With an area that’s slightly smaller than Belgium, Legacy House Wagga certainly have their work cut out for them when it comes to raising funds to support families.
Legacy is a voluntary charitable organisation and receives no government funding.
All funding comes from donations, bequests and sales of merchandise.
The Wagga club is one of 49 across Australia and the administration centre for the seven groups throughout the region which extends over 25,000 square kilometres.
The area extends from Adelong, Batlow, Gundagai and Tumut to Deniliquin (Finley, Berrigan and Jerilderie) while incorporating Cootamundra, Junee, Temora, Tumbarumba, Yerong Creek, Lockhart, Narrandera, Young and Harden.
All funds raised in the Wagga region stay local and are used to support local families.
“All funds raised locally stay local,” Legatee Deidre Tome said.
Legatees make up the voluntary workforce of Legacy.
“Legatees ensure Legacy's promise to care for the families of deceased veterans is kept by assisting the widows and their families,” Deidre said.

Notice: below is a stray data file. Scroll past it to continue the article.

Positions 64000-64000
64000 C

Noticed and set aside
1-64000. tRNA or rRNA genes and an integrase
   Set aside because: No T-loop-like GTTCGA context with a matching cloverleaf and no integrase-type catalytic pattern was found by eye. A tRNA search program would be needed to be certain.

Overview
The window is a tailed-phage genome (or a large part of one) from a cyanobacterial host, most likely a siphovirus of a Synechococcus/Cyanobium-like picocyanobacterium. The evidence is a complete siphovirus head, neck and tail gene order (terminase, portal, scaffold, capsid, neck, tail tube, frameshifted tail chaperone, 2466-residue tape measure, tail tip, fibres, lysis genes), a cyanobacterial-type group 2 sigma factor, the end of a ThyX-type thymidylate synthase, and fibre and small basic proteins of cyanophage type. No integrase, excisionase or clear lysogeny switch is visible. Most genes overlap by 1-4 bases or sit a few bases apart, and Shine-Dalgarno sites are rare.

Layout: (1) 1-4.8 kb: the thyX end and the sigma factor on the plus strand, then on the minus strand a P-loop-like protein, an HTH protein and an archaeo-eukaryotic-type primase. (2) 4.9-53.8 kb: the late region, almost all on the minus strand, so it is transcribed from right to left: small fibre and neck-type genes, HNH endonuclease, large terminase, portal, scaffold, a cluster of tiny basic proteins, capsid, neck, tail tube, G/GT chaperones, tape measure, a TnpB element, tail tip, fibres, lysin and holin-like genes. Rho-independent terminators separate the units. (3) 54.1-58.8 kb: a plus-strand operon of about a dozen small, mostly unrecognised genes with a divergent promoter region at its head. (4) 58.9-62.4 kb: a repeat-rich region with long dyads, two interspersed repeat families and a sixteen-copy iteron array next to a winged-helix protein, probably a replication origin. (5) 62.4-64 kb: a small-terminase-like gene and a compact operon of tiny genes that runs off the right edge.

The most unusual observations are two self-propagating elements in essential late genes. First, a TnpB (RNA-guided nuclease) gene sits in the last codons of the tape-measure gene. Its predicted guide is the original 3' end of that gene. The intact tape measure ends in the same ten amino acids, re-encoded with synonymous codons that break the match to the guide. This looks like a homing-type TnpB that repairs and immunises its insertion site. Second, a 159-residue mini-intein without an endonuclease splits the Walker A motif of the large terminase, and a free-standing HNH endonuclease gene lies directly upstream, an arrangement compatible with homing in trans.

There are 174 Legatees assisting more than 650 dependants including spouses, special needs adults, children of veterans and current service personnel who have given their health.
The majority are elderly widows but increasingly younger families need assistance.
There are currently 23 children supported by the club.
Just some examples of the support provided includes winter heating allowances, youth development programs, transport assistance and personal alarms systems for disadvantaged and isolated dependents.
Legacy was founded in September 1923 and today provides services to Australian families suffering after the injury or death of a spouse or parent, during or after their defence force service.
Support and services are now extend to include the dependants of current members of the Australian Defence Force who lose their lives or health as a result of military service.
Legacy currently cares for around 60,000 beneficiaries Australia wide.